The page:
Rabbi Lew understood that he had to move out of his comfort zone and find a way to come to the aid of his fellow Jew. Later, back in New York, the Rebbe explained to him that in doing so he was drawing out of himself an inner strength and ability that he would not have realized or been able to access in any other way, bringing unity and alignment to his fellow Jews in their quest for spirituality and truth.

Rabbi Lew drew many lessons from this story, one among them being the incredible extent to which the Lubavitcher Rebbe demanded his followers to exemplify the mitzvah of loving a fellow Jew, to reach out with a helping hand to every Jew no matter how far away nor how difficult. By travelling to the far North to share Yom Kippur , the Rebbe said to Rabbi Lew,  he had had the tremendous privilege of getting blessings for himself and his family.

In the same way, when facing challenges, Rabbi Lew continued, all of us have the opportunity to bring out something from our inner selves that cannot be brought out otherwise. We all have the ability to care about and help our fellow Jews no matter whether they are, whether  in a geographically cold place or a spiritually cold place – together we are all one, and as we access our inner abilities to realize this truth we can accomplish incredible things.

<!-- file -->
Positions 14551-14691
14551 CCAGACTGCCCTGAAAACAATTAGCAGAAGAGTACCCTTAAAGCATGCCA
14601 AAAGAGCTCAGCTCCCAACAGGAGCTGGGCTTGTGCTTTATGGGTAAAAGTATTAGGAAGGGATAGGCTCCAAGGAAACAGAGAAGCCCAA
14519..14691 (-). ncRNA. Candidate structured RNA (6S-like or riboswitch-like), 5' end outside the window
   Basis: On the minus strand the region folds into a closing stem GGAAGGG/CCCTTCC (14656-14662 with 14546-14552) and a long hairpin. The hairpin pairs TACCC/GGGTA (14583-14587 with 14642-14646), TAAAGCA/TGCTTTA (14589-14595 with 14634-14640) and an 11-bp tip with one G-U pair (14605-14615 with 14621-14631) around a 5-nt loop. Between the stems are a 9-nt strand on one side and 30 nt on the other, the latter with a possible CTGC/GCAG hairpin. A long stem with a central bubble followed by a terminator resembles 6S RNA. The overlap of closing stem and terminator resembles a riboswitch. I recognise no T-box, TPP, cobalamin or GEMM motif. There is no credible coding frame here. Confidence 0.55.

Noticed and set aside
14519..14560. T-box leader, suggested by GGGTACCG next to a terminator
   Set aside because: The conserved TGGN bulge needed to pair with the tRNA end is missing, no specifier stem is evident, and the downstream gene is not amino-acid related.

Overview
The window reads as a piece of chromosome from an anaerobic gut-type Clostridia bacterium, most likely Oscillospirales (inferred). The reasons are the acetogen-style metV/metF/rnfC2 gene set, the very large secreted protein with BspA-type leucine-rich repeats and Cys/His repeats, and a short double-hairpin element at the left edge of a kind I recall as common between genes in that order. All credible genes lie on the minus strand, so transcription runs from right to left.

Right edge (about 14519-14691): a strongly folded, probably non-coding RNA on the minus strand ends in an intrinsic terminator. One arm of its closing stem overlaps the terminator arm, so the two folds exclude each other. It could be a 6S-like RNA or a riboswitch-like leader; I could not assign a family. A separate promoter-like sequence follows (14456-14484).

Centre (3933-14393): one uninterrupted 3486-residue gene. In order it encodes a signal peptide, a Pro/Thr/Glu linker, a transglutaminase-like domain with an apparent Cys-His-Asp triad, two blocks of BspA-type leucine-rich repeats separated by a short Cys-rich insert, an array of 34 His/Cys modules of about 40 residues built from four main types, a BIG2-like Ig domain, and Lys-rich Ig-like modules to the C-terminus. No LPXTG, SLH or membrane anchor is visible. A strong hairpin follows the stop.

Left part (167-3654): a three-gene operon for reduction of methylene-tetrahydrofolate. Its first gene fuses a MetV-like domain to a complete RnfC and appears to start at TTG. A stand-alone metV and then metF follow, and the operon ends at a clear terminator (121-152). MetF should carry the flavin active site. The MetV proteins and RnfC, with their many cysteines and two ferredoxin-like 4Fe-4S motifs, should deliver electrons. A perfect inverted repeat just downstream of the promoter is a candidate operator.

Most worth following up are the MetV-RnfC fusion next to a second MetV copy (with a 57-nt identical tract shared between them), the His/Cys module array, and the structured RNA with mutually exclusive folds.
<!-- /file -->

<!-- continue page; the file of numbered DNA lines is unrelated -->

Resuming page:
In the following session, Rabbi Lew in his warm and very funny manner told a story of a man who had won a huge lottery. When asked how he had come to decide which number to choose, he shared that he had used several tricks. His first was that he used a Kabbalistic method called gematria, to calculate the correct number to choose. Using this method he had added together the “numerical value” of his children’s ages, which then gave him a set of numerals to use in choosing his ticket. And secondly, the lucky winner noted that he was very bad in math…

As the laughter subsided, Rabbi Lew concluded that we cannot determine what are the Creator’s plans for us. What we should do, rather than trying to second-guess Him, is look for the positive, connect to that which is good and overlook that which is less than perfect; in this manner we will “find harmony our lives”.

Thus the Shabbaton ended with the joyous aftertaste of heart and mind having gained much to recall, share and think about.  Many thanks to the Jewish Youth Library for their continuing efforts in bringing to our city such wonderful and inspiring speakers as Rabbi Lew, a true friend and chossid.

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  • Milhouse

    North Pole?! What are you talking about? He’s never been near the North Pole. He was in Greenland!



    • Milhouse

      No, it was not. There are no people at the North Pole. There’s no land at the North Pole. It’s in the middle of the Arctic Sea, sometimes covered in ice, sometimes open water! Rabbi Lew was never there, and you have never seen pictures of him there, so stop making things up. He was in Greenland, which is not at and not near the North Pole.